Get to know your photography equipment

Updated: 30 Jul 2021

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Tip of the Day

Always get to know your photography equipment


I recently published an article named my Twelve Guiding Principles For Better Photography. Near to the top of that list is “Get to know your photography equipment”. I cannot state the importance of this principle as your photography will improve immediately.

If you have recently purchased a new camera, lens, tripod or flashlight can we make the most of the equipment?



We have all viewed a nice new piece of photographic equipment being sold in store or on the internet. It looks great but if we purchase the item, do we know how to use it to the maximum?

With most pieces of new and boxed equipment you will receive an instruction manual. Take the time to read it and digest the content. It may produce the difference between a good image and a fantastic image.


Learn about your new piece of equipment


For those that do not like reading the hard copy manuals, there are other ways to learn about your new piece of equipment. Thousands upon thousands of online video tutorials will usually cover your requirement for information.


Cameras these days are built like computers


This subject is particularly important when purchasing a new camera body. Cameras these days are built like computers. There are many hundreds of settings, buttons and variations on modern cameras.



If you have upgraded from a medium to large format camera, the change can be daunting. What does this button do? What does that control?  I always advise that time is taken to read the manual.

If you do not have a hard copy, all cameras brands and models will have an online manual for downloading onto your PC, laptop or phone. I always take a small hard copy manual for my Nikon D850 in my rucksack should I come across a problem not encountered previously.

Having watched your video tutorial, make some notes. Set up your camera and equipment in your garden or local park and following your notes, practice, practice and further practice with your equipment.


Those minutes or hours of practice will always help in the long run


For example, set up your new tripod several times. Try each button and handle to find out what function it has. Keep practising until you are completely happy with your new tripod. Those minutes or hours of practice will always help in the long run.

A couple of years ago, I had a photography client who was experiencing problems with a dodgy fitting “L” shaped bracket to enable them to take portrait rather than landscape images. This had the potential to cause considerable damage to their camera should the bracket fail.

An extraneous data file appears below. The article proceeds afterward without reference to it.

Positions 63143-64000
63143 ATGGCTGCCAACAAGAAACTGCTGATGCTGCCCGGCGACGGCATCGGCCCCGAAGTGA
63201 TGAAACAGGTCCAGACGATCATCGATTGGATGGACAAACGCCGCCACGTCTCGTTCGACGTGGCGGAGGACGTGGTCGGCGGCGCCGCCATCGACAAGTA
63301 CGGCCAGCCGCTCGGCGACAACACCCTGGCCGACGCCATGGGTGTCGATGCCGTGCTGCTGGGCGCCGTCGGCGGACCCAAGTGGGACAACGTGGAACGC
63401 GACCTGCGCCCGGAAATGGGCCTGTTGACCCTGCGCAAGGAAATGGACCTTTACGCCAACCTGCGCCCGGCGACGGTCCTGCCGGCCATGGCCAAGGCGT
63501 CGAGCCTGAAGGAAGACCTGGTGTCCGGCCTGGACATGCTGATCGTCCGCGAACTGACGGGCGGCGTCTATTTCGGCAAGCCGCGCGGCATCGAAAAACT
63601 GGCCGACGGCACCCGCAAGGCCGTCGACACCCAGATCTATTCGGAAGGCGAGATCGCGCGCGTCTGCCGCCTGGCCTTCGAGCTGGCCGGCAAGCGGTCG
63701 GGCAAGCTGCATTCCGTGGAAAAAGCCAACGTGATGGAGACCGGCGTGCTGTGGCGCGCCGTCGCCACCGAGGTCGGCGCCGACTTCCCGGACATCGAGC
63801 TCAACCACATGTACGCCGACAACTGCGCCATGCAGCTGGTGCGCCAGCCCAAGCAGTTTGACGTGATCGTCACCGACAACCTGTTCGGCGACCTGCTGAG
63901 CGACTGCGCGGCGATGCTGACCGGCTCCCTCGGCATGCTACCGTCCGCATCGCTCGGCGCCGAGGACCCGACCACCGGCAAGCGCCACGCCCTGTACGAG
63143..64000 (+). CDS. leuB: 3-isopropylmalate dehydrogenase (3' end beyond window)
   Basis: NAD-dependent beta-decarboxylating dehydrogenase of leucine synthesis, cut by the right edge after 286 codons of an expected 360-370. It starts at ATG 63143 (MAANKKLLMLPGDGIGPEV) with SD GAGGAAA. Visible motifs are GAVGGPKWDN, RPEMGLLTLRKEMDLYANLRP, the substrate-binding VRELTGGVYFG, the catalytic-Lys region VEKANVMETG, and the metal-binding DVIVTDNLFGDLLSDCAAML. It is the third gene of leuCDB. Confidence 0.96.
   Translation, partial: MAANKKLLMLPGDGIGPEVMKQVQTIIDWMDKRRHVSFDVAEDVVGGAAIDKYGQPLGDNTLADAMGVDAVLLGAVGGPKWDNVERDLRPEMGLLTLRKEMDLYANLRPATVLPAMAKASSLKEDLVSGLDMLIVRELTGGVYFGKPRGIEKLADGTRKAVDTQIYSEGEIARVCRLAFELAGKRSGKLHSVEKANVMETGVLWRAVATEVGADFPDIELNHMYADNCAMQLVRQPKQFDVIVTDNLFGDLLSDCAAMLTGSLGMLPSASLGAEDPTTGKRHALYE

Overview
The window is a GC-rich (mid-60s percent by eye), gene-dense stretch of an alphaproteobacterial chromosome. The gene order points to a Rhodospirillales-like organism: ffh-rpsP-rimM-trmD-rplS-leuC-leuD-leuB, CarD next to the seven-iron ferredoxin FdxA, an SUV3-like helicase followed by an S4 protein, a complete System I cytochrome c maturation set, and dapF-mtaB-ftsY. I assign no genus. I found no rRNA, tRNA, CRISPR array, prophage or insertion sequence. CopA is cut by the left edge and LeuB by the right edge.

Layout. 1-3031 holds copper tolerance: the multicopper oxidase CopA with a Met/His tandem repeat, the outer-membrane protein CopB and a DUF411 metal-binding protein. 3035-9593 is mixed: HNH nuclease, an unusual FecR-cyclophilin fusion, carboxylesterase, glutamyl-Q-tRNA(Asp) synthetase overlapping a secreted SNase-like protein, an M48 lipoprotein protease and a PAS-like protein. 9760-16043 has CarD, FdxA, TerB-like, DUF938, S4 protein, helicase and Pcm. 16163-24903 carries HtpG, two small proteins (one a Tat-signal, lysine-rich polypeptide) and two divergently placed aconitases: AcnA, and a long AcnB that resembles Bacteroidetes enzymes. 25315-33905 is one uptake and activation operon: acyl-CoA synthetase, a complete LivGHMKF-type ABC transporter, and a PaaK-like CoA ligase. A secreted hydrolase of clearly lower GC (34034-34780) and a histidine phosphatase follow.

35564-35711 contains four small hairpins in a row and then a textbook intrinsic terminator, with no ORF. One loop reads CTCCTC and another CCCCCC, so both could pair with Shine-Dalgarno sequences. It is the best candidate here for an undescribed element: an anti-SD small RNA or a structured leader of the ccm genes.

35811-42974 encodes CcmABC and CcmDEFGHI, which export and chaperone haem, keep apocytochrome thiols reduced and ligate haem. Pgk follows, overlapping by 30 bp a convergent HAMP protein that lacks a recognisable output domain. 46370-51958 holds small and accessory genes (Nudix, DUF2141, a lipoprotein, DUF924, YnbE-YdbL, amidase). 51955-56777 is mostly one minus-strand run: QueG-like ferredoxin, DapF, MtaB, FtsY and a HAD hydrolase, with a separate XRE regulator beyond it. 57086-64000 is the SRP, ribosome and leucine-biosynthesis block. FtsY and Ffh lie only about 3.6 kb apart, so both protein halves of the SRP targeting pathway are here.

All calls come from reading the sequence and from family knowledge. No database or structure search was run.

Upon inspection, I found that her tripod had a ball head and with the twist of one handle she could place the camera in portrait mode without the use of her “dodgy” bracket, no problem.

Should you fail to sort problems encountered always return to your manual or video tutorial until you one hundred percent happy with that function.


Never move on without the answer!


Forums – There are literally hundreds of dedicated photography forums online. If not already, join a forum for your camera brand. Nikon, Canon, Fuji et all have their own online forums where questions can be asked. I have generally found that most photographers on these forums are extremely helpful when it comes to issues with cameras or equipment. Just ask!

For the more technical problems you may encounter, most photography brands have in store dealerships. It is always worth speaking to them as they have probably encountered the same problem before.

Hopefully by now you may have your camera diagnosed and repaired. If not then contact your camera brand directly; Nikon, Canon, Fuji, Olympus, Sony should have a point of contact somewhere near your area. Contact them directly.

Something I come across quite often working with photographers (particularly beginners) is calibrating a new lens to your camera. Because your new sparkly lens has arrived boxed, do not assume that once connected to your camera it will be automatically calibrated. Sometimes you may be lucky, but other times the lens and camera may have to be calibrated for better imagery.

There are videos online that show how to calibrate lens and camera, or alternatively find a camera brand technician in your local area. Without calibrating, your images may not be as sharp as expected.


I hope this article has been informative. Keep up with the photography!




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